Objective: To assess the efficacy and safety of dalbavancin compared to standard-of-care (SOC) or vancomycin and daptomycin in invasive infections due to suspected or confirmed Gram-positive organisms.
Methods: Retrospective cohort of adults who received dalbavancin or SOC on discharge or as an outpatient from 12/2016 to 11/2019. Indications were osteoarticular infection (OAI), infective endocarditis (IE), or other bloodstream infection (BSI). Primary endpoint was 90-day infection-related readmission (IRR); secondary endpoints included time-to-IRR, frequency of adverse drug events (ADEs), and all-cause readmission and mortality.
Results: 215 patients were included: 70 (33%) receiving dalbavancin, and 145 (67%) receiving SOC. Indications were OAI (47%), IE (27%), and other BSI (26%). OAI was more common in patients on dalbavancin compared with those receiving SOC (70% vs. 37%, P<0.001). Dalbavancin patients had shorter median (interquartile range ) length of stay (LOS) prior to drug initiation compared with those receiving SOC (10 [7-17] vs. 13 [9-19], P=0.021). IRR incidence was 17% for dalbavancin patients and 28% for SOC patients. Dalbavancin use was independently associated with lower IRR (adjusted odds ratio , 0.10; 95% confidence interval , 0.04-0.31). There was longer median (IQR) time-to-IRR in the dalbavancin group (43 [30-87] vs. 23 [11-63] days, P=0.039), but no differences in all-cause readmission or mortality. Treatment-related ADE incidence was 3% and 14% for the dalbavancin and SOC groups, respectively (P=0.013). Infusion reactions (1/2) and catheter-related complications (1/2) were the most common dalbavancin ADEs; catheter-related complications (14/21), nephrotoxicity (3/21), rhabdomyolysis (2/21), and rash (2/21) were the most common SOC ADEs.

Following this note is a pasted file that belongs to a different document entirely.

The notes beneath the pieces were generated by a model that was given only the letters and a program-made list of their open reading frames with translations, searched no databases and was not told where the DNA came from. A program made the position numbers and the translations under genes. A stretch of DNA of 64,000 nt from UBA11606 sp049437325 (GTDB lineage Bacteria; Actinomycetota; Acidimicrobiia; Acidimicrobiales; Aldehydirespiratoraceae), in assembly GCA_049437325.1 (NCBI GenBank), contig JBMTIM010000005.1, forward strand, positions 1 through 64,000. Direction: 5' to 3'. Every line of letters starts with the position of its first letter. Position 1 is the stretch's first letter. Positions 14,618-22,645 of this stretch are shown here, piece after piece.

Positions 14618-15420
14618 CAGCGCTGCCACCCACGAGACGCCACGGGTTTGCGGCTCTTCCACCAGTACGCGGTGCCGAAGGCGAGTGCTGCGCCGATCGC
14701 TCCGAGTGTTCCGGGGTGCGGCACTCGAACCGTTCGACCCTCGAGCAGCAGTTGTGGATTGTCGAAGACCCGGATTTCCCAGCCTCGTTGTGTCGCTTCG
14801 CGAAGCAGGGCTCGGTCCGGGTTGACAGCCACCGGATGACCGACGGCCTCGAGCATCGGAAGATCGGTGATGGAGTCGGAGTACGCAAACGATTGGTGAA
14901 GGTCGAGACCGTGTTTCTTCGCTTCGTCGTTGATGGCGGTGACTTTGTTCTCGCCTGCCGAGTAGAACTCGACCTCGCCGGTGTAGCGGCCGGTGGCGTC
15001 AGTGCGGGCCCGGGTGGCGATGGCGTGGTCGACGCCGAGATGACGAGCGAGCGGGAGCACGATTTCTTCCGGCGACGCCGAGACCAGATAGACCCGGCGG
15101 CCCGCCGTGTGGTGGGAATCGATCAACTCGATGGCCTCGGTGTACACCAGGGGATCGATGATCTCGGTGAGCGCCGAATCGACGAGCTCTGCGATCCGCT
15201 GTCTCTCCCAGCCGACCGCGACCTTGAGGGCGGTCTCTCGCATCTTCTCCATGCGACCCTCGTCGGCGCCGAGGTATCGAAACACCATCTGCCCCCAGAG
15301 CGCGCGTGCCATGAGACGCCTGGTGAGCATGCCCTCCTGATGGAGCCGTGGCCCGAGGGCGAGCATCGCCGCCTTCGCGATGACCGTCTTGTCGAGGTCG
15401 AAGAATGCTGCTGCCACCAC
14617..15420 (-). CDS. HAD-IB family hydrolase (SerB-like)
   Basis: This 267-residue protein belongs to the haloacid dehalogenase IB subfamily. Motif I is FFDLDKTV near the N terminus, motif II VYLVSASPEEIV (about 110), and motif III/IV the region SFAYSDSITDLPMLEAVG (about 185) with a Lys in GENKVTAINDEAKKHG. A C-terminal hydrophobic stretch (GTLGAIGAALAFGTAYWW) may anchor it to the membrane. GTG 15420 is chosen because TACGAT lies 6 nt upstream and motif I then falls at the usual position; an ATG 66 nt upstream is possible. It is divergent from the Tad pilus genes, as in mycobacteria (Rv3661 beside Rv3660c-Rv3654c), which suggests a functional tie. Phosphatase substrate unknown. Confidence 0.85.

Conclusions: Dalbavancin use was associated with lower 90-day IRR, a shorter hospital LOS prior to therapy, and longer time-to-IRR compared with SOC.
Veve MP, Patel N, Smith ZA, Yeager SD, Wright LR, Shorman MA. Comparison of dalbavancin to standard-of-care for outpatient treatment of invasive Gram-positive infections. Int J Antimicrob Agents. 2020 Oct 23:106210. doi: 10.1016/j.ijantimicag.2020.106210. Epub ahead of print. PMID: 33223119.